Start listening. Really listening. Because pop music – if that’s what you’re looking to create within – is complicated in ways in which you might not be aware. Sure, a lot of the harmony is pretty simple and often songs have little more than four chords. But its how those chords are used which creates the magic. It’s how the songwriter created sectional identity (how the different parts of the song are recognizably different) with the melody and the rhythm and production – even if the same 4 chords repeat over and over. Listen to the production. Really listen. Analyze it. Where are the instruments panned (left or right – you’ll need decent headphones to hear this). Are they all in at the same time? Are they synthesized or real? What effects are on the instruments and the vocal? What sounds are lurking or hiding that help to ‘glue’ the track together? What tones and timbres is the singer using to convey emotion? What is the rhyme scheme of the song? Are there internal rhymes? Slant rhymes? End rhymes? What is the syllable count of the lines? Is the lyric direct or does it employ a lot of metaphor? What is the form of the song (v/ch/bridge/pc)? I mean, there are SO MANY things to consider – you could listen 10 times to a song and still miss something.
Here’s one to try: Listen/Analyze John Mayer’s Age of Worry. Can you find all the things I’ve just stated above in this song? Did you realize upon first listen that all these things were going on? If the things I’m talking about in this paragraph are gobbledygook, then start learning about them ☺ no big deal. Just start.
Oh boy! Now you’ve got some knowledge, some skills, you’re armed with a more thorough understanding of what the genre is you’re looking to write in – now…write!
What? You don’t know what to write? All that fear just popped right up to the surface?
Here’s where I find writing to a pitch (prompt/brief/constraint) really valuable. This is something that exists in the professional songwriting world that I find useful when learning how to write songs. The basic idea is that you get parameters, or constraints, that you have to write to – which oddly, helps jumpstart your creativity and feels, for many, a lot safer and less daunting of an exercise than ‘now write a song.’
A pitch might be something like any of the following:
- Write a song that involves a cactus and the ocean. Must be strophic in form and use no more than three chords. Must have repeating refrain at end of each A section. Must have three sections.
- Write as song that is a V CH V CH B CH form. Must use I vi IV V in any order. The bridge must have one additional chord that is not in the other sections – can either be a chord not used, or an addition to the four chord laid out. Each verse must have four lines and the rhyme scheme in the verses must be ABCB. Song is about a flower and you may not use the letter “F” anywhere in the lyric.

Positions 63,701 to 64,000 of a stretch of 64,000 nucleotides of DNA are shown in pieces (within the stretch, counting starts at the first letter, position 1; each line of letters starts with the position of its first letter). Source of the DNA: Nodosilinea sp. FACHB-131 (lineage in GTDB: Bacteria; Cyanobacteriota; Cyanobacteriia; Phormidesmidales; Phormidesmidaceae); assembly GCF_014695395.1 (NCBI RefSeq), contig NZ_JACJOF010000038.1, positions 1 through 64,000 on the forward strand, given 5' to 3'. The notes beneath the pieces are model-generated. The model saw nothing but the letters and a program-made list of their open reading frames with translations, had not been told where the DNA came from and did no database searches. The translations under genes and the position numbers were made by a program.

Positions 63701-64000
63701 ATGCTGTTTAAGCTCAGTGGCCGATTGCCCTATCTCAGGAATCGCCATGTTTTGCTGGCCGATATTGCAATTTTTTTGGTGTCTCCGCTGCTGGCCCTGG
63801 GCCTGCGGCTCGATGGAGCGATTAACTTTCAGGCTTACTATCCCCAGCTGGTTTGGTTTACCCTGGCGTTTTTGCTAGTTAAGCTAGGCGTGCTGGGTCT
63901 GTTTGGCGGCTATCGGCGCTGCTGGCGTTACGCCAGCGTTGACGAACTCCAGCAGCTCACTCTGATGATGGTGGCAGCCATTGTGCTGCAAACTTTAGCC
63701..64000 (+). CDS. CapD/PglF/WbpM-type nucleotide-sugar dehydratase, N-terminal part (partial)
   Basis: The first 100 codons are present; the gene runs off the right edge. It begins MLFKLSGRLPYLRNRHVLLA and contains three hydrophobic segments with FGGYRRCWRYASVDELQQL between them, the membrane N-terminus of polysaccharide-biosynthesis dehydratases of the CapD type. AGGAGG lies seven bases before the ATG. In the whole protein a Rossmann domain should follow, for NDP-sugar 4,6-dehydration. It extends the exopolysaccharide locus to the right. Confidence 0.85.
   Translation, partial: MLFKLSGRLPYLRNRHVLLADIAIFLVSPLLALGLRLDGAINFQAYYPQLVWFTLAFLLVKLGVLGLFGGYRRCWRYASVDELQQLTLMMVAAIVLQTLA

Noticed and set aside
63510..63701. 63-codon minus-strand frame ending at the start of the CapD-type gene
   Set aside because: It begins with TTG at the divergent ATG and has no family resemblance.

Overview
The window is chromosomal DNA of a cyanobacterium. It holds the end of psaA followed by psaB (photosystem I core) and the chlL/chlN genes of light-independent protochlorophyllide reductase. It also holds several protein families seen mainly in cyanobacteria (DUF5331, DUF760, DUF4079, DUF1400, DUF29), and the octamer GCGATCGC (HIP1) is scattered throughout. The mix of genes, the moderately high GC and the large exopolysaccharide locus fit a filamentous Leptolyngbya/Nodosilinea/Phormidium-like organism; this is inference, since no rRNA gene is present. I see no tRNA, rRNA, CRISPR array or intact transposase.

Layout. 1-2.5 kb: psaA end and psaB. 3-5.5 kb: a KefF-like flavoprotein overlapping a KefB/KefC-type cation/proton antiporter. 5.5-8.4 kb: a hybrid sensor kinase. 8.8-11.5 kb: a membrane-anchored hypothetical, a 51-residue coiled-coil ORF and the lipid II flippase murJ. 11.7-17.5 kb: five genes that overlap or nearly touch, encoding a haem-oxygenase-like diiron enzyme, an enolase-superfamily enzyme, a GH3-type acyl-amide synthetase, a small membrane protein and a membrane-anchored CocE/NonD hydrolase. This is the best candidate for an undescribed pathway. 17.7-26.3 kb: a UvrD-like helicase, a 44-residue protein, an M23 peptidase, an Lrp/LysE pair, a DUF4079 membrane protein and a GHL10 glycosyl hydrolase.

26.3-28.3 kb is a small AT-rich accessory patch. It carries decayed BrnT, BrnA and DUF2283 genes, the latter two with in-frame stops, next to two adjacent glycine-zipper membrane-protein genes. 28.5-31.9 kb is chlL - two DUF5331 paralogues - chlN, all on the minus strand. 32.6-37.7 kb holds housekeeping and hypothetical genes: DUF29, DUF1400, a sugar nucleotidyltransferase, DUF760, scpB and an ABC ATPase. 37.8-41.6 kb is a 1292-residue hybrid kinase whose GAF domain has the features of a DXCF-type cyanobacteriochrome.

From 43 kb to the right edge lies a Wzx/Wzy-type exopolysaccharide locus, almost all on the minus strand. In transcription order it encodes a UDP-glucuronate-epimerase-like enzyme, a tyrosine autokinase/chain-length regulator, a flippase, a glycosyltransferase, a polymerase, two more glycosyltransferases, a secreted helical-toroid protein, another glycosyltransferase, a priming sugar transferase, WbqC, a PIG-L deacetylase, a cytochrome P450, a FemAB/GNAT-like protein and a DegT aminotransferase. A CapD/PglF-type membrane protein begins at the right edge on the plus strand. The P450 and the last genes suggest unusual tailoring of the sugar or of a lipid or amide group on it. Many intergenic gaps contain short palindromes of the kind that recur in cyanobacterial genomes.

- Find a photograph or piece of art that moves you. Free-write 500 words about this picture. From the free write, then craft a V CH V CH CH lyric. Add melody to the lyric that most closely resembles the shape of the lyric when speaking. Verse and chorus must start on different notes. Do not add harmony until the entire lyric and melody are finished.
From these examples (which you can of course try), writing a song becomes an exercise in following a prompt – and for most, much easier. Because you have parameters for which to write to and achieve success. You could use these same prompts and write 5 different versions for each prompt. The point of doing these exercises to work your songwriting muscles. To learn how to craft songs. To consider different possibilities. As your skill grows, so will your confidence – and most likely – your desire to write songs.
I’ve used these not only to teach songwriting, but also to inspire myself to write. Sometimes, that’s all I need. Sometimes these are just exercises – but I finish songs! And then, because I’m creating, I feel like creating more – so then I write more songs! And sometimes, these prompts lead to really amazing and unexpected results. Just explore and see where they take you. Create your own prompts, look them up on the internet – they’re everywhere. The more you do, the more your skill will grow. And most likely, the more you’ll write.
But this is about the product of PROCESS. Not the product itself. Let go of it needing to be perfect – that’s the enemy of both good and done. Finish as many songs as you can. Analyze them. Keep working. Keep crafting. Keep writing.
Start writing. Keep writing. Don’t stop writing. Write every day if you can. You will get better at it. Really. And then…
I know. This might seem scary, but it’s worth sharing your work with others to get feedback. Find a friend who listens to a lot of music and ask them what they think. Find a fellow musician who is starting to write and form an accountability pact and share what you’re working on. Find an expert mentor whom you trust and get feedback – or take some songwriting lessons from someone – you’ll learn a lot – plus, it helps with the motivation – especially for us busy people juggling multiple careers, jobs and authenticities. Take a songwriting class. Yes. You can take a songwriting class. Throw your ego out the window and just sign up. Overall, I’ve found that songwriters are pretty cool people – they constantly deal with getting the subconscious into the conscious thought and expression – and they get that this is hard. It can feel like baring your soul – but it’s also a craft and a skill that can be developed and celebrated.
Just Be Curious
That’s really the key. Stay curious about learning. Be honest and kind with yourself about why and when you get stuck. Throw out all the rules and just sit down and write from your soul. See what happens. Share it with people whom you trust will give you honest, kind, workable feedback and not placate you with niceties.
But write. Because your voice and what you have to say is as original as you are. And maybe someone needs to hear exactly what you have to say. Maybe that someone is you.